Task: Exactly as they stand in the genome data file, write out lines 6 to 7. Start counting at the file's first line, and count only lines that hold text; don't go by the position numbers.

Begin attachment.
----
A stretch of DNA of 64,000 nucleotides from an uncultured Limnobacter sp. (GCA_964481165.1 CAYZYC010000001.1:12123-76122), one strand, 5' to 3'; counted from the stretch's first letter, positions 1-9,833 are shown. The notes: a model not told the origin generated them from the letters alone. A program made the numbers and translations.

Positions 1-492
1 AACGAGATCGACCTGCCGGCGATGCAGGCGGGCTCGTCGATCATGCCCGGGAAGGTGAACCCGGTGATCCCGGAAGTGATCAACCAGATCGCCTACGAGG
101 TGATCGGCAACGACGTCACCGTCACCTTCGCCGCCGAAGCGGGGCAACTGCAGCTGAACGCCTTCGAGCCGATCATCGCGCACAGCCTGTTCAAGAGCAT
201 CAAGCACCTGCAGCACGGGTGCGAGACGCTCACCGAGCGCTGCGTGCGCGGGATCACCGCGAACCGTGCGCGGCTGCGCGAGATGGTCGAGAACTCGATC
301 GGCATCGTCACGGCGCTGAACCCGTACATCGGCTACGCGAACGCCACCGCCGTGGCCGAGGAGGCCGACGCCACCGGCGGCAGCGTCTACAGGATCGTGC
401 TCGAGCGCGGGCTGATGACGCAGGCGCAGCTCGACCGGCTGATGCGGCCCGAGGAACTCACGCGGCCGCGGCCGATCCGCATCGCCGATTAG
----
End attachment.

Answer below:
301 GGCATCGTCACGGCGCTGAACCCGTACATCGGCTACGCGAACGCCACCGCCGTGGCCGAGGAGGCCGACGCCACCGGCGGCAGCGTCTACAGGATCGTGC
401 TCGAGCGCGGGCTGATGACGCAGGCGCAGCTCGACCGGCTGATGCGGCCCGAGGAACTCACGCGGCCGCGGCCGATCCGCATCGCCGATTAG